• Flynose Ray (PT28)
  • Flying Ray (PT29)
  • Giant Reef Ray (PT31)
  • River Ray (PT32)
  • Roughtail Ray (PT33)
  • PT34
  • Shovelnose Ray (PT35)
  • Spotted Ray (PT36)
  • Sting Ray (PT37)
  • Thornback Ray (PT38)
  • Torpedo Ray (PT39)
  • Marbled Ray (PT61)
  • PT62
  • Black Ray (PT63)
  • Jaguar Ray (PT64)
  • Flower Ray (PT65)
  • Fiddler Ray (PT66)
  • Starfish Ray (PT67)
Length18 metres
Beam5.4 metres
Draft0.9 metres
Speed40 knots (70 km/h)
Weapons2X General Purpose Machine Gun

Patrol Interdiction Boat (4th Generation, PT Class)

A new, 4th generation Patrol Interdiction Boat (PIB) sourced from Lung Teh shipyard, Taiwan is scheduled to enter service from 2015 onwards to progressively replace the 1st generation PT patrol craft.[35] The first vessel was commissioned on 21 July 2015.[36] A total of 11 boats would be acquired.

  • Atlantic Ray (PT68)
  • Southern Ray (PT69)
  • Blackedge Ray (PT70)
  • Sharpnose Ray (PT71)
  • Whiptail Ray (PT72)
  • (PT73)
  • Porcupine Ray (PT74)
  • Cowtail Ray (PT75)
  • (PT76)
  • (PT77)
  • Smalleye Ray (PT78)
Length18 ~ 19 metres
SpeedMore than 45 knots (80 km/h)
Weapons1 X 0.5mm machine gun, mounted on STK ADDER Remote Controlled Weapon Station

New Generation Patrol Craft (PC Class)

The New Generation Patrol Craft, also known as the Fast Response Craft, were delivered from the year 2002. There are currently 32 in active service. Even-numbered craft are based in Loyang Base, while odd-numbered craft are in Lim Chu Kang.

  • Tiger Ray (PC201)
  • PC202
  • Blacktail (PC203)
  • Kob (PC204)
  • PC205
  • Rock Cod (PC206)
  • PC207
  • Slinger (PC208)
  • PC209
  • Sailfish (PC210)
  • PC211
  • Snoek (PC212)
  • PC213
  • PC214
  • PC215
  • PC216
  • PC217
  • Leopard Puffer (PC218)
  • PC219
  • Silver Angel (PC220)
  • PC221
  • PC222
  • PC223
  • Guinean (PC224)
  • Spotted Bass (PC225)
  • Sawtooth (PC226)
  • PC227
  • Blackspot (PC228)
  • PC229
  • PC230
  • PC231
  • Pickhandle (PC232)
Length11.5 metres
Beam3.4 metres
Draft0.5 metres
Speed40 knots (70 km/h)

Interceptor Craft (PK Class)

There are two generations of Interceptor Craft in service, with the first delivered in 1995 by North shipyard. The second generation of six boats with a different colour scheme and modified design was introduced in 1999[37] and officially launched on 29 January 2000.[34] The second generation interceptor craft were not considered a success and was relegated to normal patrol duties and renamed into the PC class. A single vessel, PK/PC 23 was rebadged and operates as a Marine Command Vessel (MCV) under the Singapore Civil Defence Force's Marine Command.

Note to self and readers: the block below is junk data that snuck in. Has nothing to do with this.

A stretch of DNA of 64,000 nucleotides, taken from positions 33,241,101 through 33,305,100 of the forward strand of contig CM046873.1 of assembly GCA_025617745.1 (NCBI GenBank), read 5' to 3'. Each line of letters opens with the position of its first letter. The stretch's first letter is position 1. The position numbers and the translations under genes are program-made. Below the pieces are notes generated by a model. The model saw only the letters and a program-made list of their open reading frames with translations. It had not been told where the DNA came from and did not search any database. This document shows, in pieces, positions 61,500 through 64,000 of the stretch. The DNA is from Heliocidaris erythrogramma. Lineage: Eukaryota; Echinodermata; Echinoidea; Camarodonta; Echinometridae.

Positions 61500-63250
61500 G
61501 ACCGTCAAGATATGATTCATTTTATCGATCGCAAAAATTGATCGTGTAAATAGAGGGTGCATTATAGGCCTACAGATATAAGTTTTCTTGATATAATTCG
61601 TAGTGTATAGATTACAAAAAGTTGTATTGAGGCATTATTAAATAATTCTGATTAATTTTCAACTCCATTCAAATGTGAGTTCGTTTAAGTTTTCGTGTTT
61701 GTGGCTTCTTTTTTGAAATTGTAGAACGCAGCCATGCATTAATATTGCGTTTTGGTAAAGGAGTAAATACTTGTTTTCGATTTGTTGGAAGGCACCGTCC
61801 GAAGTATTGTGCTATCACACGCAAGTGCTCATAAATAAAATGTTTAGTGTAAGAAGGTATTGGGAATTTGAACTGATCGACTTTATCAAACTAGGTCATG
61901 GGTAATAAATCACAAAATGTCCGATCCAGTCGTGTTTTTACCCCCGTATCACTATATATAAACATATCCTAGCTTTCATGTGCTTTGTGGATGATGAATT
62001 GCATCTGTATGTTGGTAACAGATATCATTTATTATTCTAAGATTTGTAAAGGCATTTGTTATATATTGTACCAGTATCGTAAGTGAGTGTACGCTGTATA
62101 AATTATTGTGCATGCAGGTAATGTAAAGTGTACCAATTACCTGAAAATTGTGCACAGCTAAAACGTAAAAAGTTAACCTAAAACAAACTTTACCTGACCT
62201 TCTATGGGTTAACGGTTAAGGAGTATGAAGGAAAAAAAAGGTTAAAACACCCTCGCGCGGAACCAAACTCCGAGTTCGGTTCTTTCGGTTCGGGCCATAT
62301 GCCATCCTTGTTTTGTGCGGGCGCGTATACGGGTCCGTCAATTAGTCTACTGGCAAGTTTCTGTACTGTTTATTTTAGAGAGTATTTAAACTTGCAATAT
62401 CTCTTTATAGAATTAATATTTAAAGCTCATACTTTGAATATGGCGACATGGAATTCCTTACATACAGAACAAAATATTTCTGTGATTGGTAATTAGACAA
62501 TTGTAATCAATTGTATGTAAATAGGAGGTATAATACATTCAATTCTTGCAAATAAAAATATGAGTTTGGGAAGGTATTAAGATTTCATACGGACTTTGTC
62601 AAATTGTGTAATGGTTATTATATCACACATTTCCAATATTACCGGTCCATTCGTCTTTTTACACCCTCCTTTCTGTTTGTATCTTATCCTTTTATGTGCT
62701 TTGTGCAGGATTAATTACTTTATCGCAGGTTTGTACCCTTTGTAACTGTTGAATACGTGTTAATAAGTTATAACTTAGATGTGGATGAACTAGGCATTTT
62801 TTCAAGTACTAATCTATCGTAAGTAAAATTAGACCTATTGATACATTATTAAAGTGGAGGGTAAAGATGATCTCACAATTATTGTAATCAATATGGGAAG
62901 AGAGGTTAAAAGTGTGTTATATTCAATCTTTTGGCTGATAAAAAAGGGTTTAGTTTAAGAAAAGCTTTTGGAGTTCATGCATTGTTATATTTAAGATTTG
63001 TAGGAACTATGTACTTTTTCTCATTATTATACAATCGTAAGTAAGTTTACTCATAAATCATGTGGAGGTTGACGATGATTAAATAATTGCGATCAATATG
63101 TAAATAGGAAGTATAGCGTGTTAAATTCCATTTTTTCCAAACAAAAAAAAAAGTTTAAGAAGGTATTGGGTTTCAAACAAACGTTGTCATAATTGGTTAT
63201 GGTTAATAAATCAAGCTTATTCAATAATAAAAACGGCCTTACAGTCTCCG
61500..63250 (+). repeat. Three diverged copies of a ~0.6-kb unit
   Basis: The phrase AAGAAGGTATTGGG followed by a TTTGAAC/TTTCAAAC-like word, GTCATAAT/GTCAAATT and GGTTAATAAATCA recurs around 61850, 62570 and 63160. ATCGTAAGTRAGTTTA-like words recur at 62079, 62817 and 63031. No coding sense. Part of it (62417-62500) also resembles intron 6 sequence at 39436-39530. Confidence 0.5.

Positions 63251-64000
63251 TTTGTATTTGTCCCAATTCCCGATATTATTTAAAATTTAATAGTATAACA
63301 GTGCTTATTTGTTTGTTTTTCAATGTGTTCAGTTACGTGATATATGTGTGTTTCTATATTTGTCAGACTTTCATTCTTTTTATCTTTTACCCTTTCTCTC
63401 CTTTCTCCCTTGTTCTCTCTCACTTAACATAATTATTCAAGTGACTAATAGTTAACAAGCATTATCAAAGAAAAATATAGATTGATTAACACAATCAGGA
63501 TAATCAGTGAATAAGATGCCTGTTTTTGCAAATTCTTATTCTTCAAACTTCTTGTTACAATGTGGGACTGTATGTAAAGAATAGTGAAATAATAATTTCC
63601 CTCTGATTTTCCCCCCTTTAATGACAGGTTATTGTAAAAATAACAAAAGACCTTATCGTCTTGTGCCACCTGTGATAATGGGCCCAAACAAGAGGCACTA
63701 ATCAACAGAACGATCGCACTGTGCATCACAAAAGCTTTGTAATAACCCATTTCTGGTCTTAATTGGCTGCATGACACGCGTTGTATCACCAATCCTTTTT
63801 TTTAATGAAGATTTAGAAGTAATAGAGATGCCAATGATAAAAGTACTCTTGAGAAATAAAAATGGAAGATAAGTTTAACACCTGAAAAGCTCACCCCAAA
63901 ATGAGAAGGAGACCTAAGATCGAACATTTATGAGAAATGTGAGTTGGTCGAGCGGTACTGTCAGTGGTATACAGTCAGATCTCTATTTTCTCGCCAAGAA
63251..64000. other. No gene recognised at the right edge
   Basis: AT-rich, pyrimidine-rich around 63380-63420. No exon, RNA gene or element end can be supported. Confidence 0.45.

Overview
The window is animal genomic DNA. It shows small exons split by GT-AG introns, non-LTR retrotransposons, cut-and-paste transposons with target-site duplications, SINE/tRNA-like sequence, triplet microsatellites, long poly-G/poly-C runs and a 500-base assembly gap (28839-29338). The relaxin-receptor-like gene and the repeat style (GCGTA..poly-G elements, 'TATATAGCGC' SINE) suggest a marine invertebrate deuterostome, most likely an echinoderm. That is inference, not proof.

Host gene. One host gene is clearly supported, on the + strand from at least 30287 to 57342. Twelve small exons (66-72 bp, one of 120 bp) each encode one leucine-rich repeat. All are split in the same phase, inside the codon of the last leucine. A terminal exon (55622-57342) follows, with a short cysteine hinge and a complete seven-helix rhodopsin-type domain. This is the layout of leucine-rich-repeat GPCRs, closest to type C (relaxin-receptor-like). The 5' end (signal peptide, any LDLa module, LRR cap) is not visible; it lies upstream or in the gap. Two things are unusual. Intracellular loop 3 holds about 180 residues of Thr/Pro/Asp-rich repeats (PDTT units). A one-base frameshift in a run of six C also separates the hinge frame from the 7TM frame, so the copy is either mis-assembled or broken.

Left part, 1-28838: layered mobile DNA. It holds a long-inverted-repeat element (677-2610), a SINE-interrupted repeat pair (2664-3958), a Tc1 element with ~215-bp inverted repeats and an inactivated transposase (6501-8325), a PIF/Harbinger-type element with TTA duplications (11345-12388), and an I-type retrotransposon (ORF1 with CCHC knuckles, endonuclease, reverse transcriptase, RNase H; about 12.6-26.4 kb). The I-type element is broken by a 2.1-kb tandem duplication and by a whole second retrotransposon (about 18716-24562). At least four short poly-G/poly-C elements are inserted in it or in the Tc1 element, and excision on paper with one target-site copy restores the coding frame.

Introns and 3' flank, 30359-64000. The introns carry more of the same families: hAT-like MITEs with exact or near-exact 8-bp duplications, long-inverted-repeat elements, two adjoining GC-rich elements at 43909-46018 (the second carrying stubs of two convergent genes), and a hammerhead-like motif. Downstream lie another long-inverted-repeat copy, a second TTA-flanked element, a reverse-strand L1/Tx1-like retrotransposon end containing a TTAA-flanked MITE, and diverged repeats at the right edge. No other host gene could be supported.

• Sailfish (PK10)
  • Spearfish (PK20)
  • White Marlin (PK 21)
  • Silver Marlin (PK 22)
  • Striped Marlin (PK 23)
  • Black Marlin (PK 24)
  • Blue Marlin (PK 25)
  • Jumping Marlin (PK 26)
  • Billfish (PK30)
  • Swordfish (PK40)
  • Spikefish (PK50)
Length12 metres
Beam3.6 metres
Draft0.8 metres
Speed50 knots (90 km/h)
WeaponsGeneral Purpose Machine Gun

Interceptor Craft (2nd generation PK Class)

A new, 2nd generation PK interceptor was ordered from North Shipyard, Singapore in 1999 and is scheduled to enter service from 2000 onwards. The two vessels (Black and White Marlin) were commissioned on 1999.[36]. 3 of the vessel were subsequently rebadged and operates as a Marine Command Vessel (MCV) by Civil Defence.

  • White Marlin (PK 21) (rebadge to PC121)
  • Silver Marlin (PK 22) (rebadge to PC122)
  • Striped Marlin (PK 23) (rebadge to PC123)
  • Black Marlin (PK 24) (rebadge to PC124)
  • Blue Marlin (PK 25) (rebadge to PC125)
  • Jumping Marlin (PK 26) (rebadge to PC126)
Length14 metres
Beam2.7 metres
Draft1.5 metres
Speed55 knots (100 km/h)
EngineTriple Mercury 250 EFI

Rigid-hulled Inflatable Boats ( PJ Class)

The PJ Class of rigid-hulled inflatable boats is suitable for cruising upriver and large drains and introduced in 1997.

  • PJ1
  • PJ2
  • PJ3
  • PJ4
Length6.0 metres
Beam2.5 metres
Draft0.8 metres
Speed40 knots (70 km/h)


There are several other types of fast craft boats playing a supportive role. The following is a list of 2nd generation PK class vessels. They have been renumbered and are put into normal patrol operations.

  • White Marlin (PC121)
  • Silver Marlin (PC122)
  • Striped Marlin (PC123)
  • Black Marlin (PC124) Loyang Base
  • Blue Marlin (PC125)
  • Jumping Marlin (PC126) Loyang Base

Decommissioned vessels

Coastal Patrol Craft (PH Class)